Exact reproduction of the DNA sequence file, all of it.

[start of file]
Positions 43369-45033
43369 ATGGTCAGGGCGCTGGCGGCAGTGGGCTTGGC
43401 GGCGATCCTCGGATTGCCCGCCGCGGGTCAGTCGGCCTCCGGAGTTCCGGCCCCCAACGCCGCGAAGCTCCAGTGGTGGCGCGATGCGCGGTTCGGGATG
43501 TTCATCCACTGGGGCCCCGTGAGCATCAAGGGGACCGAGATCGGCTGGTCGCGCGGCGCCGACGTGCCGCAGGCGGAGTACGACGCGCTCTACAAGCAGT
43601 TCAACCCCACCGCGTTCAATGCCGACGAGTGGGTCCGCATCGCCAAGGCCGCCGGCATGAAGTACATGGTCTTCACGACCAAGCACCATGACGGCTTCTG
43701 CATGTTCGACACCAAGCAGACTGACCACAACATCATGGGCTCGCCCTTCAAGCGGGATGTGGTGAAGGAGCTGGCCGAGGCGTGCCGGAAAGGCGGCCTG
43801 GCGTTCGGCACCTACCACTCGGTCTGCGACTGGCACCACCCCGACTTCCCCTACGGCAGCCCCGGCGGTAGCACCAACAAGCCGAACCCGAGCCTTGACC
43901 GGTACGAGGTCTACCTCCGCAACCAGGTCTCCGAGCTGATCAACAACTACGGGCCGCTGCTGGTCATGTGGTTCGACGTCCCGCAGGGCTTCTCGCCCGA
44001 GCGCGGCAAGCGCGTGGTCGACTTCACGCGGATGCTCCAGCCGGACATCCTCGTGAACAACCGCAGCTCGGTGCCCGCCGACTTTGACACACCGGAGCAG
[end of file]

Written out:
Positions 43369-45033
43369 ATGGTCAGGGCGCTGGCGGCAGTGGGCTTGGC
43401 GGCGATCCTCGGATTGCCCGCCGCGGGTCAGTCGGCCTCCGGAGTTCCGGCCCCCAACGCCGCGAAGCTCCAGTGGTGGCGCGATGCGCGGTTCGGGATG
43501 TTCATCCACTGGGGCCCCGTGAGCATCAAGGGGACCGAGATCGGCTGGTCGCGCGGCGCCGACGTGCCGCAGGCGGAGTACGACGCGCTCTACAAGCAGT
43601 TCAACCCCACCGCGTTCAATGCCGACGAGTGGGTCCGCATCGCCAAGGCCGCCGGCATGAAGTACATGGTCTTCACGACCAAGCACCATGACGGCTTCTG
43701 CATGTTCGACACCAAGCAGACTGACCACAACATCATGGGCTCGCCCTTCAAGCGGGATGTGGTGAAGGAGCTGGCCGAGGCGTGCCGGAAAGGCGGCCTG
43801 GCGTTCGGCACCTACCACTCGGTCTGCGACTGGCACCACCCCGACTTCCCCTACGGCAGCCCCGGCGGTAGCACCAACAAGCCGAACCCGAGCCTTGACC
43901 GGTACGAGGTCTACCTCCGCAACCAGGTCTCCGAGCTGATCAACAACTACGGGCCGCTGCTGGTCATGTGGTTCGACGTCCCGCAGGGCTTCTCGCCCGA
44001 GCGCGGCAAGCGCGTGGTCGACTTCACGCGGATGCTCCAGCCGGACATCCTCGTGAACAACCGCAGCTCGGTGCCCGCCGACTTTGACACACCGGAGCAG